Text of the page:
GREENVILLE — The Greenville City Park Board discussed grant applications, potential relocation of park facilities, the construction of a monument honoring donors to the new Marling Bandshell and the installation of a statue of Chief Little Turtle on the park’s main island at its monthly meeting Thursday.
Dustin Nealeigh, of Greenville-based Nealeigh Design Group, presented the board with an $8,900 estimate for construction of a limestone monument in the park. The monument would include four plaques featuring the names of those who donated to the construction of the new bandshell, as well as the names of past directors of the Greenville Municipal Concert Band.
Board member Dale Musser indicated he was uncomfortable with the amount of the estimate and would like to see another quote. Nealeigh indicated the board might be able to save as much as $1,500 by building the monument out of manufactured stone rather than limestone. He agreed to work up a new estimate in time for the board’s next meeting in April.
Park Manager Deb Fall presented the board with photos of the statue of Chief Little Turtle intended to be placed on the park’s main island. Fall said work on installing the statue was expected to begin June 11.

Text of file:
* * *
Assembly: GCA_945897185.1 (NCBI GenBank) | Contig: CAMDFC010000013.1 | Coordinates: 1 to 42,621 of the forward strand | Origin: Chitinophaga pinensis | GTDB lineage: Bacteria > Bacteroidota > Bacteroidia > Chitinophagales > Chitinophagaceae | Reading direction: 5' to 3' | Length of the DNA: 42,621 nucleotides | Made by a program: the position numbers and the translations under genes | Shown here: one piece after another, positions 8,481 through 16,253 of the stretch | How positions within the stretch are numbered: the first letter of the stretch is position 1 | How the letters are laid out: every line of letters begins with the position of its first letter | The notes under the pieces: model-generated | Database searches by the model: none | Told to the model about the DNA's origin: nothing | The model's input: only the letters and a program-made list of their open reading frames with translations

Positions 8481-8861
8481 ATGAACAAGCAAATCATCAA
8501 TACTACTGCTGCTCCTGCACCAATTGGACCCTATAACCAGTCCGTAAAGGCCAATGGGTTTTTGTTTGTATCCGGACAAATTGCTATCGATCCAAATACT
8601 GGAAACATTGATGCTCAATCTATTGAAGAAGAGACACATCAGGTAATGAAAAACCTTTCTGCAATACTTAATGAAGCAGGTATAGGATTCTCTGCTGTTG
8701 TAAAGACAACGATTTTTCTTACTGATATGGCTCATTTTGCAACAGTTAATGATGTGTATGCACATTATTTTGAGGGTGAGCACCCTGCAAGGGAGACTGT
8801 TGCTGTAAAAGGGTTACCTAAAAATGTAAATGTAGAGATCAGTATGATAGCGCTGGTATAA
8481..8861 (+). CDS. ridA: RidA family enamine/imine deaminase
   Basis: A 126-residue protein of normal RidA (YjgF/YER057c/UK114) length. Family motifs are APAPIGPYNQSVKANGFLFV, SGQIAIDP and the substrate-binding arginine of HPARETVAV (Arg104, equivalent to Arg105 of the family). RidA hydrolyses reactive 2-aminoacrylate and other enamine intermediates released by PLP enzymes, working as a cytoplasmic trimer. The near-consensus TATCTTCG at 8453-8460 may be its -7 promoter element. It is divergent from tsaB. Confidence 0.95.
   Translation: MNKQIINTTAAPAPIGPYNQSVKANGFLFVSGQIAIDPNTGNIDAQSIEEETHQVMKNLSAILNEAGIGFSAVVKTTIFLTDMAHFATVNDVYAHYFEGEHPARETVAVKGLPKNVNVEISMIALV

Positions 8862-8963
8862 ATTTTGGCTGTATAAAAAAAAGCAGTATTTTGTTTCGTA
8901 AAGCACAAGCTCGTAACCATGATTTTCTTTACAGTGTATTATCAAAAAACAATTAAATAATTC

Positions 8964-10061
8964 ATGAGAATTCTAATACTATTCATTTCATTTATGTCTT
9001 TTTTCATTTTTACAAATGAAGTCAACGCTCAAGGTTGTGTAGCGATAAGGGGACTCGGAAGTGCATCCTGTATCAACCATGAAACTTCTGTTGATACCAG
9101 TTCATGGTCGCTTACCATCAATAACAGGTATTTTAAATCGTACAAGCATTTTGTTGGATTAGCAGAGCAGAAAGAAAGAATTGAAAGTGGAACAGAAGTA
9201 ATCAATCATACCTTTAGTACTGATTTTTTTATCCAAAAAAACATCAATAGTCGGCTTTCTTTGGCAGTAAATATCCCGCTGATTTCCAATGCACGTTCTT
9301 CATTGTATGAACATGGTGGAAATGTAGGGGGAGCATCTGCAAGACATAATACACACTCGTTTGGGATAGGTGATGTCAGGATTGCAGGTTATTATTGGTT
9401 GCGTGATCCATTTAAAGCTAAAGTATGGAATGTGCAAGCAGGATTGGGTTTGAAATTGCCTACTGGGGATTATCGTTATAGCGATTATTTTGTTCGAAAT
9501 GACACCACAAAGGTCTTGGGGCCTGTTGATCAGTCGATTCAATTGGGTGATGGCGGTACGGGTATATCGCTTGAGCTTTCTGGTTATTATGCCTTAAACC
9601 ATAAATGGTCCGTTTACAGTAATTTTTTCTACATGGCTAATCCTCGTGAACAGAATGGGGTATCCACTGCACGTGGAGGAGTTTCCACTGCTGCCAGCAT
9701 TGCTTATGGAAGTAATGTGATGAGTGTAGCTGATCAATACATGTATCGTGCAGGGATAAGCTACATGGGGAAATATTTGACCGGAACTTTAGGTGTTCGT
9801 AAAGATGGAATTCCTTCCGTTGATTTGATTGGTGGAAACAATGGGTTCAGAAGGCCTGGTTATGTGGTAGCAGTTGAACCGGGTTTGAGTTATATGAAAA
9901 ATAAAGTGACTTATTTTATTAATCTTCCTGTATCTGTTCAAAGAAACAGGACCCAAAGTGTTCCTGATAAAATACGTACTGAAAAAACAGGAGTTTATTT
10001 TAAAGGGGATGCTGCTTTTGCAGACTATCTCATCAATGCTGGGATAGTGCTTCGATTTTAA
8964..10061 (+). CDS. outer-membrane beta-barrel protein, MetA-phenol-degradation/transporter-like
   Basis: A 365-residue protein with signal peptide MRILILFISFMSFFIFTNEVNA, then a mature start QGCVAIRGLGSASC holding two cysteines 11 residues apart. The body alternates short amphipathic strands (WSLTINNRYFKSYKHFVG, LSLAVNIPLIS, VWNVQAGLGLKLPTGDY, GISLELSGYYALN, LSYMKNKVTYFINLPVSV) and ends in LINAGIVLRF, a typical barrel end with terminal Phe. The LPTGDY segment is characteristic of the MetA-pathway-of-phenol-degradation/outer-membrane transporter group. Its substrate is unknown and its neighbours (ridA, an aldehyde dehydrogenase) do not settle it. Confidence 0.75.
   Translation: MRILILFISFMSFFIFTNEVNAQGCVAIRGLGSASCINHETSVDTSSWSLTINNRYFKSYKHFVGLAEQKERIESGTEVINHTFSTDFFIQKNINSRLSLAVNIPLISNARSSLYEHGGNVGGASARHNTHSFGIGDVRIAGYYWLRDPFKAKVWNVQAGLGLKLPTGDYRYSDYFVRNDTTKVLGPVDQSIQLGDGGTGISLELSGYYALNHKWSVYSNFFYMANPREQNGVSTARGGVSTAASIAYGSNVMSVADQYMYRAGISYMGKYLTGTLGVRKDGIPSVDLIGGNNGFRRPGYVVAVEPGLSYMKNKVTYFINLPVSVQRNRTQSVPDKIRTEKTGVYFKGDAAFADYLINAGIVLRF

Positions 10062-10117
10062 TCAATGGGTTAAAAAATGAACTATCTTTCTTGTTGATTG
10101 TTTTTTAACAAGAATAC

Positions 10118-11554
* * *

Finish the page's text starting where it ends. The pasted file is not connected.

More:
Fall also informed the board that a $200 donation from the Darke County Foundation had been put toward construction of the bandshell plaque and that she’d received an $11,615 estimate for repairs to one of the park’s shelters, which had sustained damage from a falling tree. Fall indicated she would pursue two more estimates for the shelter repairs.
Greenville Safety Director Curt Garrison updated the board on the city’s pending application for an Ohio Department of Natural Resources Natureworks Grant.
Garrison also discussed the grant during February’s meeting, saying the park might be eligible for between $60,000 and $70,000 in funds. ODNR-funded projects must involve improvements to sites or facilities that are accessible to the public, display signs acknowledging receipt of the Natureworks Grant and comply with all Americans with Disabilities Act-mandated accessibility requirements.
Garrison let the board know that the Greenville City Council had appropriated the funds for the Natureworks Grant application.
Relocation of the park manager’s office and equipment storage facilities also was discussed during last month’s meeting, with board members expressing concern that Greenville City Schools’ planned Harmon Field expansion likely would result in the park’s current facility being bulldozed.
Garrison informed the board that he’d spoken with Greenville Schools Superintendent Doug Fries.
“He said that as far as he knows that building won’t be razed any time soon,” Garrison said.
The board discussed relocating the facility to South Park in February, but board member John Baumgardner indicated on Thursday that he thought the board should wait on that project until it received more definite information about the grant and the school board’s intentions regarding Harmon Field.